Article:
What It Was Like


Our men simply could not get past the beach. They were pinned down right on the water’s edge by an inhuman wall of fire from the bluff. Our first waves were on that beach for hours, instead of a few minutes, before they could begin working inland.

You can still see the foxholes they dug at the very edge of the water, in the sand and the small, jumbled rocks that form parts of the beach.

Medical corpsmen attended the wounded as best they could. Men were killed as they stepped out of landing craft. An officer whom I knew got a bullet through the head just as the door of his landing craft was let down. Some men were drowned.

The first crack in the beach defenses was finally accomplished by terrific and wonderful naval gunfire, which knocked out the big emplacements. They tell epic stories of destroyers that ran right up into shallow water and had it out point-blank with the big guns in those concrete emplacements ashore.

When the heavy fire stopped, our men were organized by their officers and pushed on inland, circling machine-gun nests and taking them from the rear.

As one officer said, the only way to take a beach is to face it and keep going. It is costly at first, but it’s the only way. If the men are pinned down on the beach, dug in and out of action, they might as well not be there at all. They hold up the waves behind them, and nothing is being gained.

Our men were pinned down for a while, but finally they stood up and went through, and so we took that beach and accomplished our landing. We did it with every advantage on the enemy’s side and every disadvantage on ours. In the light of a couple of days of retrospection, we sit and talk and call it a miracle that our men ever got on at all or were able to stay on.

Ernie Pyle writing about Omaha Beach

More to explorer


  1. There’s an excellent article from 1960, “The First Wave on Omaha Beach” by S.L.A. Marshall on the Atlantic’s website.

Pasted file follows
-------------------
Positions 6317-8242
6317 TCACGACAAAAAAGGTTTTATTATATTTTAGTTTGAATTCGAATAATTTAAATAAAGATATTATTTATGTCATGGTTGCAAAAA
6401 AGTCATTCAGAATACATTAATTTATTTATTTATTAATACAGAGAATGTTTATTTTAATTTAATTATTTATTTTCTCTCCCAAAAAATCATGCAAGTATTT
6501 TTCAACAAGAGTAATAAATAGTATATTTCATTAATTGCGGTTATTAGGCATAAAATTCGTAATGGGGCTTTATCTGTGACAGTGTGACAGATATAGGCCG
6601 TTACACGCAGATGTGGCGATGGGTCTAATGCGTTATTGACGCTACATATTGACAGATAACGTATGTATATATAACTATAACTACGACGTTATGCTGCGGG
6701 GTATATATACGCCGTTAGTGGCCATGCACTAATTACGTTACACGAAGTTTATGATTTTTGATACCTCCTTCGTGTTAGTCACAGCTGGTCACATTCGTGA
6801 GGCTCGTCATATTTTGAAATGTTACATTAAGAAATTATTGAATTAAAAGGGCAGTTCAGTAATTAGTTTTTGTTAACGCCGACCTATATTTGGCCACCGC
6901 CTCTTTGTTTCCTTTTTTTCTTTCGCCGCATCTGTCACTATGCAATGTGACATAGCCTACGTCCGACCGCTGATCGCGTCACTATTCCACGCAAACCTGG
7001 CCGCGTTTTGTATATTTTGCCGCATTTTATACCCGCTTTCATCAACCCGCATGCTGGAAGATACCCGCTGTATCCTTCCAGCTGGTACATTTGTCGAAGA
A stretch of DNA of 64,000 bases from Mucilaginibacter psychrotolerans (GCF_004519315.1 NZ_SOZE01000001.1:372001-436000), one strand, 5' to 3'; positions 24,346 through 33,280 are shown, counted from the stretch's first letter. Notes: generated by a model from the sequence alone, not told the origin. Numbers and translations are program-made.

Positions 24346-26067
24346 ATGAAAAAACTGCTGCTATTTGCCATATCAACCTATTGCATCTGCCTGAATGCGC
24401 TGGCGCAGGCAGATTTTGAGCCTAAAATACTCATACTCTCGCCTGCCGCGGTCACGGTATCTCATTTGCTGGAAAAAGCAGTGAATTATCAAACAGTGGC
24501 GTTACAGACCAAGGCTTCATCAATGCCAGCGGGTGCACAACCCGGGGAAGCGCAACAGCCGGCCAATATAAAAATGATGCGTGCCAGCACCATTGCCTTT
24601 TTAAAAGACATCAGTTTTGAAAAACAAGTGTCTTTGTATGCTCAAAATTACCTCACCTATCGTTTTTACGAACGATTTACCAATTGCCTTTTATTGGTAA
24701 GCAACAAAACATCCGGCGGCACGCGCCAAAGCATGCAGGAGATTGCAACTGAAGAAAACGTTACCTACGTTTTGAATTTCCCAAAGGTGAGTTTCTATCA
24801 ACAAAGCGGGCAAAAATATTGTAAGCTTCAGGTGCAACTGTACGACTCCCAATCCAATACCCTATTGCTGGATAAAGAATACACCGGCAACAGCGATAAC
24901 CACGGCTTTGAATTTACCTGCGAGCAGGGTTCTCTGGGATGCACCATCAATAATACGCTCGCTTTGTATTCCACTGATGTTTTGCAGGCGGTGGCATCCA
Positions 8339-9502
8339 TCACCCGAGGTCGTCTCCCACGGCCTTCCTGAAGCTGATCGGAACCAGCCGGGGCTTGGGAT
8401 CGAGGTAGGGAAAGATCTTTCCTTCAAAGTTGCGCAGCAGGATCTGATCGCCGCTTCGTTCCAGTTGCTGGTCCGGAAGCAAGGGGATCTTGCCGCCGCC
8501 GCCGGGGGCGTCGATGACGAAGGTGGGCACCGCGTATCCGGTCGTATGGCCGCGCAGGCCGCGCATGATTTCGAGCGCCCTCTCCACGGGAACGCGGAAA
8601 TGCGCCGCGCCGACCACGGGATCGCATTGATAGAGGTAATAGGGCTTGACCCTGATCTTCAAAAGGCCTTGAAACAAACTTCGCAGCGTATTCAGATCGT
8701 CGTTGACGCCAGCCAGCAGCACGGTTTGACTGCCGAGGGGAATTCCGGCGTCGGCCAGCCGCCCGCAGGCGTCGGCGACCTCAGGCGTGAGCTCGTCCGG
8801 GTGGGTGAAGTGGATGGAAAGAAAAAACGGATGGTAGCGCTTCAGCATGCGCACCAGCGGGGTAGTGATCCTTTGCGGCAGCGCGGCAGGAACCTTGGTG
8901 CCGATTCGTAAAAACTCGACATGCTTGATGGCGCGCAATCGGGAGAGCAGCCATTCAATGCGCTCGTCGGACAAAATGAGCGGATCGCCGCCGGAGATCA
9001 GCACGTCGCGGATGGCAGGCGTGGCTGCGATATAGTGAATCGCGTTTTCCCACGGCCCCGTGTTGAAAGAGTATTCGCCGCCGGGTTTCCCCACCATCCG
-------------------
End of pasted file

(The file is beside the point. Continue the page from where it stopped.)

2. If you can find it, there’s also a very interesting episode of the PBS/BBC series “Nazi Mega-Weapons” on the Atlantic Wall and D-day. I got the impression from the German veterans they interviewed that we only took that beach after they had largely run out of ammunition.

  3. During the DDay commemorations this past week, the Russian Foreign Minister downplayed the D-Day invasion and credited the Red Army for saving the Sllies at the Ardennes.

    The loss of life on the Soviet side was ghastly, but they cannot bring themselves to admit that Stalin started the war in Europe with Hitler and Stalin was supplying the German war machine right up to the start of Operation Barbarossa.

  4. What you see in “Saving Private Ryan” is horrific. In reality, it was worse.

    “Uncommon valor was a common virtue.”

  5. The loss of life on the Soviet side was ghastly,

    Not my field. Just to put this out there, unless I’m misremembering, Anton Antonov-Ovseyenko attributed 3/4 of Soviet losses during WWii to the regime’s bad tactics and strategy.

  6. The Soviets lost about 27 million during the War, of which about 8.5 million were military deaths. The Soviets executed about 217,000 of their own troops. (The US by comparison lost about 291,000 in combat deaths for the whole of World War II.) The Soviets made extensive use of penal battalions. The men in them were used as cannon fodder, with documented cases of them being sent through mine fields to clear them by causing the mines to explode as they traversed the fields. Life was very cheap in the Red Army. However, that does not detract from the military feat that the Soviets accomplished. Three quarters of all German combat deaths were on the Eastern Front, and the Soviets accomplished this with most of European Russia occupied by the Germans at the end of 1941. Lend Lease was essential for the Soviet victory in feeding the Red Army troops, and in providing endless trucks to allow logistical support of their troops that the Soviets were simply unable to produce in great enough numbers themselves. The Soviets also benefited from the Allied bombing campaign that caused the Germans to cede air superiority to the Soviets on the Eastern Front, while they concentrated on fighters to attack American and British bombers, and diverted resources to try to repair Allied bombing damage. The Soviets also benefited from the fact that a fourth of the German army was stationed in the West, guarding against expected Allied invasions. Victory against the Germans was very much a team effort.

  7. Donald R. McClarey wrote:
    The Soviets lost about 27 million during the War, of which about 8.5 million were military deaths. The Soviets executed about 217,000 of their own troops.
    From what I’ve heard the Red Army was subjected to purges which eliminated many experienced officers. Are they part of the figure quoted above?

  8. The purges were mainly in the thirties in the Red Army, and did a great deal of harm to the Red Army. The military executions during the War covered a broad range of “offenses” including sometimes executing generals for being defeated. Three hundred Soviet officers were executed on one day, October 16, 1941.

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